Severn School Wins 2024 ISSA Mallory Doublehanded National Championship


In a full-rotation 40 race series, hosted by the College of Charleston sailing team in Charleston, South Carolina, Severn School emerged from a competitive and challenging regatta to claim the 2024 Interscholastic Sailing Association (ISSA) national doublehanded championship on June 2.

Severn School’s team consisted of five seniors, Helena English, Scarlett Harris, Ava Cornell, Reese Corckran and John Szynal, along with sophomores Annie Sitzmann and Alex Baker, and one freshman, Harrison Szot.

Twenty teams from across the country competed under mostly sunny skies at the College of Charleston sailing center. On June 1, an easterly wind at 6-17 knots and the usual Charleston current convinced the race committee to set up south of their normal venue. Regatta organizer Greg Fisher commented, “the principal race officer (PRO) led the sailors around the corner (of Patriot’s Point) to the infamous Crab Bank. Known for its challenging conditions, Crab Bank didn't disappoint. The shifty winds and dynamic currents created a thrilling arena for the sailors. A-Division started in FJs and the B in 420s, and 12 races were sailed in both divisions. Leaders shifted throughout the day, finally ending Saturday with 12 races completed. Ransom Everglades (Florida) led after day one, with others very close behind.” This included Severn School, which ended Saturday in third place overall.

On Sunday, June 2, a southerly wind allowed the race committee to set up right off the main dock, next to the carrier USS Yorktown. As usual, strong currents and a mildly shifty wind of 6-12 knots offered both challenges and opportunity to all teams. Eight more races per division were sailed, completing the full 20-race rotation with plenty of time to spare. Severn School seemed to be on a mission on Sunday, taking the lead after the first set of races, and then holding on in what again was a thrilling, nail-biting finish. Severn School won this competitive regatta, edging out Antilles School (St. Thomas, U.S. Virgin Islands) in second and St. George’s School (Newport, Rhode Island) in third.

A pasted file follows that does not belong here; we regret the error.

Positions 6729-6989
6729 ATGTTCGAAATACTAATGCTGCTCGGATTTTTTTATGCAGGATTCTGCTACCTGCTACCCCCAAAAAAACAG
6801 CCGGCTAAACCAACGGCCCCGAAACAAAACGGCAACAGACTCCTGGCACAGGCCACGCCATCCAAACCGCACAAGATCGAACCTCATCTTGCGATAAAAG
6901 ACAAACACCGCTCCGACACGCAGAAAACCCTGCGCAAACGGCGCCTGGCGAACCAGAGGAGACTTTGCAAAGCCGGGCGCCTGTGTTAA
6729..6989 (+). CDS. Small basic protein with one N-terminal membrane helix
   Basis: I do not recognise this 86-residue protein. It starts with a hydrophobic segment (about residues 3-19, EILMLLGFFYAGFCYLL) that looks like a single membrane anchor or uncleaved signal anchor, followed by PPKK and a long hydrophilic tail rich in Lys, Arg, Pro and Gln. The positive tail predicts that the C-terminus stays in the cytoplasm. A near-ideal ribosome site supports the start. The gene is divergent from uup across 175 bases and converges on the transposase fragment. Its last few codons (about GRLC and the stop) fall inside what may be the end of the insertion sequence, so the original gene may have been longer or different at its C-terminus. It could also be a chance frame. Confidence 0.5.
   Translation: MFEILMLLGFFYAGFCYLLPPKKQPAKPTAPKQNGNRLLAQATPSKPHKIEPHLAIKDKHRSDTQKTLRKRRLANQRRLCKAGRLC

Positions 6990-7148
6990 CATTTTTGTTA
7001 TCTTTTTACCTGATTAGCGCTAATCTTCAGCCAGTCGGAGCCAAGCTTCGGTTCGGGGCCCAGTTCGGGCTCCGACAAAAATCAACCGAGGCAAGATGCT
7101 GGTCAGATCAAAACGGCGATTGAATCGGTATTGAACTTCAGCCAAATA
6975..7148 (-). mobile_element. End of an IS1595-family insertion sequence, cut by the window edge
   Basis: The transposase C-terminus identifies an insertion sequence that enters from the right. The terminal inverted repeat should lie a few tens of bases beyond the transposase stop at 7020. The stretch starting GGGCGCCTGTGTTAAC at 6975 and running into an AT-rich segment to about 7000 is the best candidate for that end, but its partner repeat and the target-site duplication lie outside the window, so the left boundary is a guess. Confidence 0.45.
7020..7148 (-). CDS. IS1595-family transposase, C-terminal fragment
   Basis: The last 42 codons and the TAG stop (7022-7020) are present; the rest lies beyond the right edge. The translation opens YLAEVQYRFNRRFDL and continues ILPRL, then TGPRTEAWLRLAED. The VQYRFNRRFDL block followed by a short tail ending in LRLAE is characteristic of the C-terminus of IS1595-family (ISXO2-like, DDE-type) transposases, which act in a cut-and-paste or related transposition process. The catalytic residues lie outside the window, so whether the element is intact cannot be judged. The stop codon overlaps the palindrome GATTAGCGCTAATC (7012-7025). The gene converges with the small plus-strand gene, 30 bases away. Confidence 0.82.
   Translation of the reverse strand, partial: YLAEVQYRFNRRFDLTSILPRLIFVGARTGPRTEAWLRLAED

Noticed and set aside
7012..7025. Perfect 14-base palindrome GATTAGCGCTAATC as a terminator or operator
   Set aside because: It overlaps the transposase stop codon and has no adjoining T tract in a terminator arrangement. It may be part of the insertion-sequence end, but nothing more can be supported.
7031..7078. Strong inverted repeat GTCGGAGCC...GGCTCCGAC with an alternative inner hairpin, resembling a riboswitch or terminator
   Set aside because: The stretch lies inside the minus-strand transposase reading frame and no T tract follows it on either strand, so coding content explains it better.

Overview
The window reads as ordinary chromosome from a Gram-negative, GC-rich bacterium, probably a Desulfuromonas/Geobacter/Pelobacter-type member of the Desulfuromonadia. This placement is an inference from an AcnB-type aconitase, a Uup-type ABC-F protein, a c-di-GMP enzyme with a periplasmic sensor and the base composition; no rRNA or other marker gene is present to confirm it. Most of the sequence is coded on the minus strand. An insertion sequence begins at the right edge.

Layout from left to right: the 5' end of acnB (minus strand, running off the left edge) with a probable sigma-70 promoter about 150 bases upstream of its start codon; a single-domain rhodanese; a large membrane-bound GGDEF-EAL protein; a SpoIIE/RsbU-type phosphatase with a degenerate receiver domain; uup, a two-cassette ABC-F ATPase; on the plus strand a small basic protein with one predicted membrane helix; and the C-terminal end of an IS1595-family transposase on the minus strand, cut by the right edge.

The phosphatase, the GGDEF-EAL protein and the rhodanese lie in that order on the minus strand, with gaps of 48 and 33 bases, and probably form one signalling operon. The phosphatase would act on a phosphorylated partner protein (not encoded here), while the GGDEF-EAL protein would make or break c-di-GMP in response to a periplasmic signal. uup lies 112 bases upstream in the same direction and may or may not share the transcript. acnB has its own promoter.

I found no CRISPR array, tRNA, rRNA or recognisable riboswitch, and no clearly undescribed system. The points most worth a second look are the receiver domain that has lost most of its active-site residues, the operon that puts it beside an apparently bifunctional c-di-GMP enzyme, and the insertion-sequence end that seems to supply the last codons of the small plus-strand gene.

Sailing for Severn in A-Division was Annie Sitzmann and Helena English, and in B-Division, Harrison Szot and Scarlett Harris. These four sailors found a groove and rhythm, never looked back, and sailed every race in the regatta. Backed by veteran crews, both winning a national championship last season in team racing, these two young skippers performed well in their first time at a national championship regatta.

Last year, Severn School graduated five of the best sailors the team has ever had, architects of Severn’s first Baker Team Race National Championship, and this year looked to be one made for rebuilding.

“This was not something, I think, many people saw coming or thought could or would ever happen,” noted coach Tom Sitzmann. “At the district qualifier regatta, in fact, on Saturday, we were at one point a distant eighth place overall, and it looked bleak that we would even qualify for the Mallory. To be here from there is really awesome, and it is a great testament to the determined character of these players. I would say we were overachievers, and I mean that with the greatest respect and admiration.”

This impressive, seemingly improbable championship adds to the growing legacy of Severn School sailing and to coach Sitzmann. In his tenure, Severn has now won six national championships: three Cressy (singlehanded), one Baker (team racing just last year) and now two Mallory (doublehanded). Added to that are three Atlantic Coast Championships, 17 national championship podium finishes, and 29 district championship wins.

What’s the secret?

“The secret, of course, is that there is no secret,” coach Sitzmann said. “We are lucky to be able to train together, and as everyone always says, it’s hard work, and sometimes hard work pays off in ways that you may not even have considered. We have a simple team philosophy that we try to uphold and really that’s it. It is not easy, and we have had our share of hard times and disappointment, but either way, we try to follow the process.”


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